• Community colleges award roughly two-thirds of all associate degrees and account for over 40% of undergraduate enrollment.

• Most states are implementing sectoral training strategies based on partnerships between government, education, workforce groups, and employers, among others, to focus on regional labor market needs. These strategies often address knowledge and skills gaps and align state and local employment programs and resources.

• Maximum Pell Grant has increased by over $1,000 since 2008, it only covers about 60% of the cost of attending community college, whereas decades earlier it covered those costs entirely

• Tuition waivers; academic, financial, and career advising; and transportation and textbook subsidies, have together more than doubled students’ likelihood of earning a college degree.

• Free Application for Federal Student Aid (FAFSA)

• Roughly $60B price tag over the next 10 years

• "A whole new bureaucratic federal program."

• Gives states a huge break -- with the federal government picking up three-quarters of the cost of waiving community college tuition for the first two years, and leaving states to fund the rest.

• Waives tuition costs and lets students use federal aid, like Pell Grants for the neediest students, go toward expenses other than tuition

Points from the Huffington Post: http://www.huffingtonpost.com/steve-siebold/obamas-americas-college-p_b_...

• Another example of wasteful government spending. Where is the money going to come from? As the saying goes, ‘Nothing in life is free.”

• Could involve about 9 million participants, will cost $60 billion in federal spending over 10 years, and another $20B from states that opt in. Under the plan, 75% of the program’s funding will come from federal dollars while states cover the remaining 25%.

• The national debt now is $18.3 trillion (2015) and continues to spiral out of control.

• Serious consideration wasn't given by President Obama to the fiscal consequences that would result.

• Why not make the students hold down a part-time job and pay it off? Why stick the American people with the debt and raise our taxes?

• Less than half of students who enter a community college graduate or transfer to a four-year college within six years, according to a report called “Reclaiming the American Dream: Community Colleges and the Nation’s Future.”

• “Higher education is the key to getting a good job that pays a good income and ... ensures you’re always employable.” Yet, millions of people are barely earning $50,000 a year or have found themselves out of work in recent years.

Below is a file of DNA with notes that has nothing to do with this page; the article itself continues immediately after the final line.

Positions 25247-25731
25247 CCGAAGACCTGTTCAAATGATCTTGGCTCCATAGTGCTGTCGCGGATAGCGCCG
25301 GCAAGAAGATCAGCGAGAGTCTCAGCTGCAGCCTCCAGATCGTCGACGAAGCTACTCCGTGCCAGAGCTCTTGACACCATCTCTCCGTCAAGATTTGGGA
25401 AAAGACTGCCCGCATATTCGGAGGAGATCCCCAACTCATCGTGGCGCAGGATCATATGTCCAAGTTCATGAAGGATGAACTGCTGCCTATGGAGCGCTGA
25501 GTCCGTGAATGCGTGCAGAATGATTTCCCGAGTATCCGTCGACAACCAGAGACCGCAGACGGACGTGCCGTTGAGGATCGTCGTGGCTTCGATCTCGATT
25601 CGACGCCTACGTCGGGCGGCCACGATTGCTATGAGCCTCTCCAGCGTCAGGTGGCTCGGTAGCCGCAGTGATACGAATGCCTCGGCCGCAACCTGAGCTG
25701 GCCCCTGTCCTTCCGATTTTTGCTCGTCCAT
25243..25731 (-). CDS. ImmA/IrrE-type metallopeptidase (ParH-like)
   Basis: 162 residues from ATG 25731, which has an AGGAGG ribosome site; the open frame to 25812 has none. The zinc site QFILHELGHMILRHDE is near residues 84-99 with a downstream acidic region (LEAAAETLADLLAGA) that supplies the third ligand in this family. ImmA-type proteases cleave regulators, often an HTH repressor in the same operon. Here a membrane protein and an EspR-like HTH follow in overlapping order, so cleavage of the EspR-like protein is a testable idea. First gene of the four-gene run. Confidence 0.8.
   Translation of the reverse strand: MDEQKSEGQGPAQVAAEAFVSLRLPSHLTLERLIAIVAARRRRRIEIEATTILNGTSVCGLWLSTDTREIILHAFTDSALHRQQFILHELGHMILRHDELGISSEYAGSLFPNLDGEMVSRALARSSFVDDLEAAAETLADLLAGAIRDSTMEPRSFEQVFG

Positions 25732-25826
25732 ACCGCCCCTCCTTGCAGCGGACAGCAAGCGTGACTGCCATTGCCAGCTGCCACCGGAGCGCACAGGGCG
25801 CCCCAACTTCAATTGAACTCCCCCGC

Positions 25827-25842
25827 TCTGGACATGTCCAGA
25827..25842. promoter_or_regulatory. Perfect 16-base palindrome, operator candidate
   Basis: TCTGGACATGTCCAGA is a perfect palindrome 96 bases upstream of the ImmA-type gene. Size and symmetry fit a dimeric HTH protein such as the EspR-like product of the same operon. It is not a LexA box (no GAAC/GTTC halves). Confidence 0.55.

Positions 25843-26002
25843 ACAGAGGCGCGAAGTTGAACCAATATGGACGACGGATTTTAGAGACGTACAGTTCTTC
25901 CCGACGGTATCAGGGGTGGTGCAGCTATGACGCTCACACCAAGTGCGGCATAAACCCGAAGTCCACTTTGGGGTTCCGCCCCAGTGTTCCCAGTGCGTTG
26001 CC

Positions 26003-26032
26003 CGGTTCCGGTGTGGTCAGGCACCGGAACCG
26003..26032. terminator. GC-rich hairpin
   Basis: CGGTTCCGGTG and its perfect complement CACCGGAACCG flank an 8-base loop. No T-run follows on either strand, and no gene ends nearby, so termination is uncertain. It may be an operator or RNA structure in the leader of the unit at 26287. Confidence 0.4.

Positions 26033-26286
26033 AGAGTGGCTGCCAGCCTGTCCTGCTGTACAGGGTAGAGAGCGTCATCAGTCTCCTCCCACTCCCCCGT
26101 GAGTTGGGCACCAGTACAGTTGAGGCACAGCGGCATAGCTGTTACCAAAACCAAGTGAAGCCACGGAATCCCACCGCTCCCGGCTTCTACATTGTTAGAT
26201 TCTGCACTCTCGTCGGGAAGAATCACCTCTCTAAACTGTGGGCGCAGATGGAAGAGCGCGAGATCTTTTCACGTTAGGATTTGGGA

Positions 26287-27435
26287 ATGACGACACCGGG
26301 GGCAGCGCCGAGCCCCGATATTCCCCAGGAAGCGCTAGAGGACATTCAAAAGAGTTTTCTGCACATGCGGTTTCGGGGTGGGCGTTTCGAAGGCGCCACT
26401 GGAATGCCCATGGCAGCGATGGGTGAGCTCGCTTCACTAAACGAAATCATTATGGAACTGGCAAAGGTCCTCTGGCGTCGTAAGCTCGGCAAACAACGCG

Fox News: http://www.foxnews.com/politics/2014/12/03/federal-debt-exceeds-18-trill...

Points from the Washington Post:

Obama’s Education Department and Gates Foundation were closer than you thought
https://www.washingtonpost.com/news/answer-sheet/wp/2016/08/25/new-book-...

• “Policy Patrons: Philanthropy, Education Reform, and the Politics of Influence” four foundations — Bill and Melinda Gates, Eli and Edythe Broad, Ford, and W.K. Kellogg — have taken unusually active roles in trying to align public policy with their education goals, such as the Common Core State Standards and charter schools

• An attempt to change public education to operate like a private business rather than as a civic institution

• Author Tompkins-Stange wrote: “Arguably, no social sector in the United States is more heavily impacted by foundations than K-12 education.”

• “Once Obama was elected, Gates literally had people sitting at the Department of Education both formally and informally.”

• Officials included Jim Shelton, Assistant Deputy Secretary for Innovation and Improvement and former Program Director for the Education program at Gates, and Joanne Weiss, director of the Race to the Top competition and a former partner at the NewSchools Venture Fund, a major Gates grantee that served as an intermediary funder for charter school management organizations.

• Theory of Change: “Charter schools will introduce competition to the system of education, which will cause non-charters to improve in quality, which will increase achievement for all students.”

• Underlying is an assumption that competition and choice lead to better outcomes.

• The outcome-oriented approach is anything but neutral and objective. It’s a distinct mode of engagement, defined by values as opposed to dispassionate facts. And these values, which are very managerial, sometimes have a blind spot for democratic processes or incorporating the views of citizens.